My main beef with ”APPOINTMENT WITH DEATH” was the changes made to the story. I simply found them unnecessary. The change in the story’s setting from Petra to Syria, created a small confusion. In the 1930s, part of Syria was under British control and the other half was under French control. Yet, the movie featured a very British Colonel Carbury (portrayed by Paul Freeman), who had French troops under his command. Confusing. And was it really necessary to include characters like Lord Boynton and Sister Agnieszka, who did not exist in the novel? No. Lord Boynton was nothing more than a red herring created to distract viewers of the teleplay. And Sister Agnieszka was used to include a subplot that was never in the novel and had nothing to do with the main narrative. Was it necessary to change the number of murderers from one to two? Again . . . no. By changing the number of murderers, Andrews changed the motive behind the victim’s murder from preserving a secret to an act of revenge. Worse, by changing the number of murderers and motive, Andrews complicated the plot to such a ridiculous level that by the end of the story, I found myself shaking my head in disbelief. Even more ridiculous was the convoluted method used by the killers to bump off Lady Boynton. Was it necessary to include a subplot about the sex slave trade, which had nothing to do with Lady Boynton’s murder? I would say no. Especially since the subplot was never included in Christie’s novel.

In the novel, Mrs. Boynton inflicted a great deal of psychological abuse upon her step-children and her daughter, Jinny. This movie had Lady Boynton bullying a hired nanny – Nanny Taylor – into inflicting physical abuse upon the many children she had adopted over the years – including Raymond, Carol . . . and Jinny. Was the change necessary? I certainly do not believe it was. Both the novel and the 1988 film made it painfully obvious how harmful Mrs. Boynton’s psychological abuse was upon her stepchildren. Apparently, Andrews, director Ashley Pierce and the producers thought it was not dramatic enough and decided to be more drastic by including physical abuse. To emphasize the horror of Lady Boynton’s domestic situation, they allowed Nanny Taylor to fall into a catatonic state following her employer’s death out of guilt. I found these changes unnecessary. I found the idea of Nanny Taylor remaining with the family after the children became adults irrelevant. And if I must be brutally honest, I was not that impressed by Angela Pleasance’s slightly hammy performance as the tormented nanny.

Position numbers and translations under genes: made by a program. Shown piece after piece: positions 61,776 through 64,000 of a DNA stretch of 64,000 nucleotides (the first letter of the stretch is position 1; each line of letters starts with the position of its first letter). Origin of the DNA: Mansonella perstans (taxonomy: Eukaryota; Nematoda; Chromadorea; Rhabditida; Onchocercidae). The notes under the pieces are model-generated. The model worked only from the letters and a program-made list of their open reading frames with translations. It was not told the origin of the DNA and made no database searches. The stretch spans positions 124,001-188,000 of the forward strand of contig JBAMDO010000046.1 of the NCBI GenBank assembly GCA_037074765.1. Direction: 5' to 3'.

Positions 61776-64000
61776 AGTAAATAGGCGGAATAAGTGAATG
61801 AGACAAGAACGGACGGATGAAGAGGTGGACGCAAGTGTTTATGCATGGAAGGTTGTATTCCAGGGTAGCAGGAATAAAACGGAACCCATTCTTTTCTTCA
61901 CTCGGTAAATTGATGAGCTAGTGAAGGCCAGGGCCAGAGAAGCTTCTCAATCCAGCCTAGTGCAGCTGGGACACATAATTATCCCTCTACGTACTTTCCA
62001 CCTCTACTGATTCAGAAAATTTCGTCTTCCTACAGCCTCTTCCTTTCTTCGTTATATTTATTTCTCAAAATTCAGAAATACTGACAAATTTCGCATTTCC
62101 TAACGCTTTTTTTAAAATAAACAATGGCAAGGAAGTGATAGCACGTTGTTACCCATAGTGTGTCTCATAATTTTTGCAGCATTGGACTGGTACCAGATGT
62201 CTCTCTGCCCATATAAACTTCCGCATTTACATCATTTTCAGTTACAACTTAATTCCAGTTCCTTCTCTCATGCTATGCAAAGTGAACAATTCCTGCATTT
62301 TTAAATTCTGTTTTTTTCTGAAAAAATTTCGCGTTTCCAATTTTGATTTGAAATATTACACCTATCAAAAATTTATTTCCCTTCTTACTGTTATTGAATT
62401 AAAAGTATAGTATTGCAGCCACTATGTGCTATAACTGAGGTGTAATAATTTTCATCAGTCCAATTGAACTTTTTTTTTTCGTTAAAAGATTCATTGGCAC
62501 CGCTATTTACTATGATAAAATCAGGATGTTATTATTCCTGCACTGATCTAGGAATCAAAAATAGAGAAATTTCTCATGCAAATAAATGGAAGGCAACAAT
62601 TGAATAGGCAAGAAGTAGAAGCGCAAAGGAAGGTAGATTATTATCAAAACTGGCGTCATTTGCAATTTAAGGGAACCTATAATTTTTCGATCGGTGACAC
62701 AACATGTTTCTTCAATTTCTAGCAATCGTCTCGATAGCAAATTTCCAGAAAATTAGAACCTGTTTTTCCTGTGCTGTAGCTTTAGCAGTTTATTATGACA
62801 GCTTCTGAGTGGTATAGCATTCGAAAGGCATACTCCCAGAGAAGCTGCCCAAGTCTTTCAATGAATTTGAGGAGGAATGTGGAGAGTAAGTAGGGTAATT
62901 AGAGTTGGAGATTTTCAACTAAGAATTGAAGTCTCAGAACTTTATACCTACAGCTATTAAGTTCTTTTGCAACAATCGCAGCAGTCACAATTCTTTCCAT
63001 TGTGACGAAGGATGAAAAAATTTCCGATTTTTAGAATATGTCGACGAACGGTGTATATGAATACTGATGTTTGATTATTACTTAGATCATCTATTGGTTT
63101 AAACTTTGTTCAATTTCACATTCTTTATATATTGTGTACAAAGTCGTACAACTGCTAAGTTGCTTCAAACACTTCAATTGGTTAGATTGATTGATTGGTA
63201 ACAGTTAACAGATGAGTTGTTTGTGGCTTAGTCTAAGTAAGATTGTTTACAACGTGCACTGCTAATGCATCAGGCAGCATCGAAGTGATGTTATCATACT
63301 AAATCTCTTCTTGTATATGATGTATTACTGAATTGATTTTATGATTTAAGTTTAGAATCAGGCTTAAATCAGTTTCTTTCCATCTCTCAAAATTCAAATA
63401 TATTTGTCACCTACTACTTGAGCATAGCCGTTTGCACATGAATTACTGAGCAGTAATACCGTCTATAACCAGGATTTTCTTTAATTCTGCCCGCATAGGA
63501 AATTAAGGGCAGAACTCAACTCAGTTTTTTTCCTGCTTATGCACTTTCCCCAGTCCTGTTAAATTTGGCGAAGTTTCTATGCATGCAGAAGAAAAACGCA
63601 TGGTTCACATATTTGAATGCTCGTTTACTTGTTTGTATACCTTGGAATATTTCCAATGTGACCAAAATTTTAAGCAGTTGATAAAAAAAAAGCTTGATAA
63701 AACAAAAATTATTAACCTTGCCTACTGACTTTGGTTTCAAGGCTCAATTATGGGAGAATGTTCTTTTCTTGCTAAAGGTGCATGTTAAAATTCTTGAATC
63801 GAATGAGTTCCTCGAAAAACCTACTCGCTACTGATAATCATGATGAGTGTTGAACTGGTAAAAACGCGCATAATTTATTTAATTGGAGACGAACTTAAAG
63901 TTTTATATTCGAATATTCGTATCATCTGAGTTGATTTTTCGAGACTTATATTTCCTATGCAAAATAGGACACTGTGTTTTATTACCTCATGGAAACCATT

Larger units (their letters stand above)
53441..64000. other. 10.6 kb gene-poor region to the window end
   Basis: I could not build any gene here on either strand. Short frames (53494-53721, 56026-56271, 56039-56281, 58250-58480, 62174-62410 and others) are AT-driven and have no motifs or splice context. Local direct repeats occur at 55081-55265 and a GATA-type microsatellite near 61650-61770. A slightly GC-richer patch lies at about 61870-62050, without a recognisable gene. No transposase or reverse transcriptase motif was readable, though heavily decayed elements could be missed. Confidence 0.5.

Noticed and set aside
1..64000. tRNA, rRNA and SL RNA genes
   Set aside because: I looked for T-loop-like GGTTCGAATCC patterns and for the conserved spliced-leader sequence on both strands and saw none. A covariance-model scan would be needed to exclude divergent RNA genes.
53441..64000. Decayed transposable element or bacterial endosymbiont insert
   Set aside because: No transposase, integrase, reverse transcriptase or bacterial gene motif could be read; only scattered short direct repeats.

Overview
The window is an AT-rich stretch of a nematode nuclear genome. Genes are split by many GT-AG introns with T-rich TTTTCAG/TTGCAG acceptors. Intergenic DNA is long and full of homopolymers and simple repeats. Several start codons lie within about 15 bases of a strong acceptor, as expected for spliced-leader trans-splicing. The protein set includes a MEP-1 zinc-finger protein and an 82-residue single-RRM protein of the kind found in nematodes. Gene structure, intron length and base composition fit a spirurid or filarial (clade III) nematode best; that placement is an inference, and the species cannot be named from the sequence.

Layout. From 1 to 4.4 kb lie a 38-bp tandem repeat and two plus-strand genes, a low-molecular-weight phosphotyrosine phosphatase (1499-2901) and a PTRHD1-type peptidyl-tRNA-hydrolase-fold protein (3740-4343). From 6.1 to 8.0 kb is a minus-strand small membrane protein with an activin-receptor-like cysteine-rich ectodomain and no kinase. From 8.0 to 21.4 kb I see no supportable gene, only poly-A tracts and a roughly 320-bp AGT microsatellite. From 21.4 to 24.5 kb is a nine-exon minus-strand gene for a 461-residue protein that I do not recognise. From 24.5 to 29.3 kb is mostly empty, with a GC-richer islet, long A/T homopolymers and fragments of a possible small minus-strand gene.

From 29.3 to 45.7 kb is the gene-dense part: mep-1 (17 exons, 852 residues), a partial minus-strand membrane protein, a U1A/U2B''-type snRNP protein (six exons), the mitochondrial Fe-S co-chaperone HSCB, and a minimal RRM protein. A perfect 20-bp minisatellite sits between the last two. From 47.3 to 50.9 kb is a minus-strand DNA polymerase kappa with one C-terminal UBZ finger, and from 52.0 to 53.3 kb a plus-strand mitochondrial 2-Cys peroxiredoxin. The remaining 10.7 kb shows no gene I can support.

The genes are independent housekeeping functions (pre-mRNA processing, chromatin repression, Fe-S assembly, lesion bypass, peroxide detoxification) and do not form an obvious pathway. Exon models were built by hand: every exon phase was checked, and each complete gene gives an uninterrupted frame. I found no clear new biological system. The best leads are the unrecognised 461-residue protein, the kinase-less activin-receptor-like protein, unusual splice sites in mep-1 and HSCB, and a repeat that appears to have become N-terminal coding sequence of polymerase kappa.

In a review of “MURDER ON THE ORIENT EXPRESS”, the 2010 version of Christie’s 1934 novel, I had complained about the religious themes that permeated that movie. Apparently, ”MURDER ON THE ORIENT EXPRESS” was not the first movie in the series to emphasize religion. The same happened two years earlier in ”APPOINTMENT WITH DEATH”. As I had stated earlier, one of the new characters turned out to be a Polish-born Catholic nun. I had to endure a sanctimonious conversation between her and Ginerva. Lord Boynton’s archeological quest turned out to be a search for John the Baptist’s head. I had never heard of anything so ridiculous. How was anyone supposed to figure out whether the head of John the Baptist or some citizen of the region had been found? And to make matters worse, once Lord Boynton thought he had found the object of his quest, he had Sister Agnieszka lead the rest of the party into a prayer over said skull. The scene struck me as too ludicrous to believe. The over-the-top choral music that permeated Stephen McKeon’s score did not help matters.

When it comes to adapting a novel or play for the screen, I have no problems with screenwriters making changes to the story or any of the characters . . . if those changes manage to serve the film. After all, some aspects of a novel or play do not translate well into film. But the changes I found in ”APPOINTMENT WITH DEATH” struck me as unnecessary. They not only failed to serve the movie’s plot, I found them convoluted and over-the-top. The addition of a religious theme simply made matters worse. The movie had a few virtues – including a solid performance from David Suchet. But not even he could save the amount of damage inflicted upon this movie.